Edward A. Purcell Jr.
Joseph Solomon Distinguished Professor of Law, Emeritus
Edward A. Purcell Jr. is one of the nation’s foremost authorities on the history of the U.S. Supreme Court and the federal judicial system. He first became interested in legal and constitutional issues while studying 20th-Century American intellectual history at the University of Wisconsin, where he earned his Ph.D. After receiving his law degree from Harvard Law School, he practiced for several years in New York City with Paul, Weiss, Rifkind, Wharton & Garrison while doing extensive pro bono work with The Legal Aid Society.
In addition to many scholarly articles, book chapters, and editorial opinion pieces, he has written five books: Antonin Scalia and American Constitutionalism; Originalism, Federalism, and the American Constitutional Enterprise; Brandeis and the Progressive Constitution; Litigation and Inequality; and The Crisis of Democratic Theory. His books and articles have won numerous prizes, including the Frederick Jackson Turner Prize, the Triennial Griswold Book Prize, the Triennial Coif Book Award, the Pelzer Prize, the American Quarterly “Best Article” award, and an American Bar Association Silver Gavel Certificate of Merit.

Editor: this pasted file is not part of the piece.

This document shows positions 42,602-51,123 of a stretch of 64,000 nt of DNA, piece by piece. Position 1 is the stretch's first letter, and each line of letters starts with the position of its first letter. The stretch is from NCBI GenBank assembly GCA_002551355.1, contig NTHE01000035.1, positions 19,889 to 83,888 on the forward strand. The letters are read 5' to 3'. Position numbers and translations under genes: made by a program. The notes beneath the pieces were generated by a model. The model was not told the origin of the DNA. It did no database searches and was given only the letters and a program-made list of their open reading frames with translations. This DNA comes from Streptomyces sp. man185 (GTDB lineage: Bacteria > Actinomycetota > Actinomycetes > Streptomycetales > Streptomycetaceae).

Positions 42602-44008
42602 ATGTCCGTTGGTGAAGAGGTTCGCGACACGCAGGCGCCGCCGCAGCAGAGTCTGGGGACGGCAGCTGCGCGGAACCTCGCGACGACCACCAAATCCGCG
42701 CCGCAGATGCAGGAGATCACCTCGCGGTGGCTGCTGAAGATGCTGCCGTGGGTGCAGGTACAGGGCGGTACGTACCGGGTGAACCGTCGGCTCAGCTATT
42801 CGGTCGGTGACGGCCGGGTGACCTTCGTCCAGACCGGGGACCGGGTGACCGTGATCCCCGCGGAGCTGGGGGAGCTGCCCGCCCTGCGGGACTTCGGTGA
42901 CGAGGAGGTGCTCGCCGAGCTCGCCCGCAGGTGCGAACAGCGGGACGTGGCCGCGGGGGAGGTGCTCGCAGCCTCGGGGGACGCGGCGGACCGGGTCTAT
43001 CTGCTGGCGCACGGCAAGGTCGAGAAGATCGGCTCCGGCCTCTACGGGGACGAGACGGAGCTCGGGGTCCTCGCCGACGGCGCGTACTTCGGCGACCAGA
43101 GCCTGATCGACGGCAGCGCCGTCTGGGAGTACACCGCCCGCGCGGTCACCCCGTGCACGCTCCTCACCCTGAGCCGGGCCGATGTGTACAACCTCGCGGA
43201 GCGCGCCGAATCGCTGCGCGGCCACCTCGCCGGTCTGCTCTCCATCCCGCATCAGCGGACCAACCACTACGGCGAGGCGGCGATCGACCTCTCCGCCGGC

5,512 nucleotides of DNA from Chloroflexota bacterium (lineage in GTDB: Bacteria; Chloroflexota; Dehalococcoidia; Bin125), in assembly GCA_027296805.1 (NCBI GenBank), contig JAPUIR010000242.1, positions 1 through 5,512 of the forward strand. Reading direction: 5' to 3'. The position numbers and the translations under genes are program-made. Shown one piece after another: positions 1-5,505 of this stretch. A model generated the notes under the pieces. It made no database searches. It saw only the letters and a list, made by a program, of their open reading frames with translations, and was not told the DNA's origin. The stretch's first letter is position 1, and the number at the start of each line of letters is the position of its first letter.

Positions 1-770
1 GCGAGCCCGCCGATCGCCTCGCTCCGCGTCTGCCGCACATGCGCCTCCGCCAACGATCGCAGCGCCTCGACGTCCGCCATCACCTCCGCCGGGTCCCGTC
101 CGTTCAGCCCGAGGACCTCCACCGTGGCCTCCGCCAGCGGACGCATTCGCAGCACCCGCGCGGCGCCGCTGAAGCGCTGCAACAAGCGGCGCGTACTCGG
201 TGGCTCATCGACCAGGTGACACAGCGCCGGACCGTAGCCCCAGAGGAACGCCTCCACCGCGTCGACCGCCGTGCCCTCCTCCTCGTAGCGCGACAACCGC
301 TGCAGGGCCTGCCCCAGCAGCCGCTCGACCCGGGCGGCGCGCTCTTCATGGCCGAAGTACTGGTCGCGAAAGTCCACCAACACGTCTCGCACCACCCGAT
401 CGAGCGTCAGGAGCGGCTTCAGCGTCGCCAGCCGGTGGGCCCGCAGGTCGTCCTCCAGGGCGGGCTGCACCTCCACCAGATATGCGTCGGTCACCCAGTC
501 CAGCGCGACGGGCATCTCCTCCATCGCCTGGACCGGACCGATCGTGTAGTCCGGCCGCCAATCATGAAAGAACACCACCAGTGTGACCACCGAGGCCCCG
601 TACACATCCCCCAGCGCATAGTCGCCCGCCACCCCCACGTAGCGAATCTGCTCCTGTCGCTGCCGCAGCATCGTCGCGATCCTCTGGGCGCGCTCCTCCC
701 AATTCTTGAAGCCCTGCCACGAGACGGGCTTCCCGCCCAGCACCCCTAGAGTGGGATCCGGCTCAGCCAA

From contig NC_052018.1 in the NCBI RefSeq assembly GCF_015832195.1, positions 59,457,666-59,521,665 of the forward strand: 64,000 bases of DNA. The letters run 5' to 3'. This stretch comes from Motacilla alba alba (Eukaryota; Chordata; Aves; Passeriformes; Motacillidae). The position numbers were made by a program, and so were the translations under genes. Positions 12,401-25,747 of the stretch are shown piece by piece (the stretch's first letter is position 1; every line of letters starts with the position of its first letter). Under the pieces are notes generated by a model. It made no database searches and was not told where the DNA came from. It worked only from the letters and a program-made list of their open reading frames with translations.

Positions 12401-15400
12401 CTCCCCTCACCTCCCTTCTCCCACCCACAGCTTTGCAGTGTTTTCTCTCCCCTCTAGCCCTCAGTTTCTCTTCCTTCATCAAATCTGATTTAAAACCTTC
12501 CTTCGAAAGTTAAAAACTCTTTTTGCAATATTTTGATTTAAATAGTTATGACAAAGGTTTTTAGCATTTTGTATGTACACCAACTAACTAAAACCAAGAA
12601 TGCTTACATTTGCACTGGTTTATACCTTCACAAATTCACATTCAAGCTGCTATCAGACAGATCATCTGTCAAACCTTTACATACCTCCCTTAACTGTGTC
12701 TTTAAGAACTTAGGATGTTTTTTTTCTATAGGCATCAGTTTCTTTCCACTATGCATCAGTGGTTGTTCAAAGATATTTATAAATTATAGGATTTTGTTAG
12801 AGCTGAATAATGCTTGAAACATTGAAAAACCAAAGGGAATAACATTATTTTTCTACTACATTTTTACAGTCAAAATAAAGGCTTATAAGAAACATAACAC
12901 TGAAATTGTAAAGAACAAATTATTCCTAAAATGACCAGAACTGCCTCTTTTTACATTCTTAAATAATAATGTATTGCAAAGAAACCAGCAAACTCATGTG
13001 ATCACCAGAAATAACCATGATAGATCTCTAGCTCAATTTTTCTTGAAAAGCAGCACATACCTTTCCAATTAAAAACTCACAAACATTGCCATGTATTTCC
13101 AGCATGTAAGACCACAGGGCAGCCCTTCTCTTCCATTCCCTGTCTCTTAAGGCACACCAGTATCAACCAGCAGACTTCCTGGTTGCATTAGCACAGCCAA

He served on the boards of the Community Law Offices of The Legal Aid Society, the American Society for Legal History, and the journal Continuity and Change, and he received the New York State Bar Association Pro Bono Service Recognition Award and the Outstanding Pro Bono Participation Award of The Legal Aid Society. He also chaired the Federal Courts Section of the Association of American Law Schools and served for many years on its Executive Committee, and currently serves on the Academic Advisory Board of the Institute for Constitutional Studies at George Washington Law School. In 2013, he received the American Bar Foundation’s Outstanding Scholar Award.